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New-generation researchers for new technology

An EU-funded project brought together distinguished research groups active in the fields of indirect excitons and semiconductor microcavities. They conveyed their expertise and experience to a new generation of physicists.

Industrial Technologies

The attractive force between negatively charged electrons and positively charged holes binds excitons in semiconductor materials. Because of this force, these quasiparticles tend to recombine fast. However, their lifetime can be increased to a few microseconds by confining electrons and holes in separate layers of material, forming what are called indirect excitons. Indirect excitons can then be cooled to low temperatures and form a quantum gas. They can be controlled by voltage and provide the basic building blocks of new excitonic devices. The main objective of the INDEX (Indirect excitons: Fundamental physics and applications) project was to embed young researchers in an interdisciplinary framework of research and development (R&D) activities in this emerging field. INDEX partners provided a unique platform for training a new generation of physicists to contribute with ideas and concepts to the development of a truly innovative technology. The active participation of four industrial partners gave added value to the training. Moreover, the synergy between partners from academia and the private sector contributed to expediting research findings, paving the way to market maturity. Eleven PhD students and three postdoctoral researchers were recruited and received training at INDEX partners' laboratories. They were provided with theoretical background and experimental skills in the latest developments regarding the condensation of excitons and spin transport of spatially indirect excitons. This knowledge serves as a starting point to explore new physics of excitons confined in electro-optical traps. The main scientific achievements of the network have included: finding evidence for macroscopic coherence and condensation of excitons, including condensation in electrostatic traps; finding evidence of geometrically controlled phase transition and bias-controlled spin transition in exciton-polariton condensates, opening up a new range of devices; and developing an optically controlled excitonic transistor. These results constitute a major breakthrough in excitonics. In addition to theoretical and experimental work on excitons, INDEX fellows also devoted efforts to the conceptual design of excitonic devices. The ultimate attainment of the INDEX project's R&D targets will make a substantial contribution to increased European competitiveness in one of the most promising new technological fields.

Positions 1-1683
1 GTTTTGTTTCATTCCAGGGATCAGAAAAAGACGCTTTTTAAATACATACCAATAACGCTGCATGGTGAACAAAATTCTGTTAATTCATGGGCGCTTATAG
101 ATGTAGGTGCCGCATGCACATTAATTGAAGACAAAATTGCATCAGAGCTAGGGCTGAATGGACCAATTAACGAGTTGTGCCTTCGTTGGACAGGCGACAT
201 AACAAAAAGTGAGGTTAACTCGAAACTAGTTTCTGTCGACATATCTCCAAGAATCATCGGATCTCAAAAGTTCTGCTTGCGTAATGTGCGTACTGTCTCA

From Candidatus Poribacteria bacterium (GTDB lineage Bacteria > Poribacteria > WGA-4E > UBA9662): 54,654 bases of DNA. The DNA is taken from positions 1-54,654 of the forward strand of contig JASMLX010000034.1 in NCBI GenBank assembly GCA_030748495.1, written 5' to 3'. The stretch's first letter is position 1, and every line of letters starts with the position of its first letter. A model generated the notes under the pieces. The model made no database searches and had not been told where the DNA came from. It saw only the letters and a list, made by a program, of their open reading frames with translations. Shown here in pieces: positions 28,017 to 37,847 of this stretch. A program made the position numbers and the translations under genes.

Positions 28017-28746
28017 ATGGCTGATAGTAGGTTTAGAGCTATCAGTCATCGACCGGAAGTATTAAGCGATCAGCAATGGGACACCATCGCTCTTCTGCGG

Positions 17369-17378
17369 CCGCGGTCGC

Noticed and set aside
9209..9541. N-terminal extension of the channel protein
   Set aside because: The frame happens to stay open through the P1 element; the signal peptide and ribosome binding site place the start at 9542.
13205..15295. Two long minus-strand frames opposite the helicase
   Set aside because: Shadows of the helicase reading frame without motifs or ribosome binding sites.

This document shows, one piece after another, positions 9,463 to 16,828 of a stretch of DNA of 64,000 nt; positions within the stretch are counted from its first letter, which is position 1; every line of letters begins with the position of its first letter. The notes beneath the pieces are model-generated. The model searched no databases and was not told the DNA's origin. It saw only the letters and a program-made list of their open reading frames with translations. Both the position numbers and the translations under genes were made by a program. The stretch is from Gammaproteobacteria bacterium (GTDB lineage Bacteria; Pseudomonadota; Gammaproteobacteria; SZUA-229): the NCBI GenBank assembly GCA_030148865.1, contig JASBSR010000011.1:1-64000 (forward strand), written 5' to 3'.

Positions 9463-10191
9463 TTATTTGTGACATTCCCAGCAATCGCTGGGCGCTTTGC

Indirect excitons, semiconductors, microcavities, polaritons, INDEX

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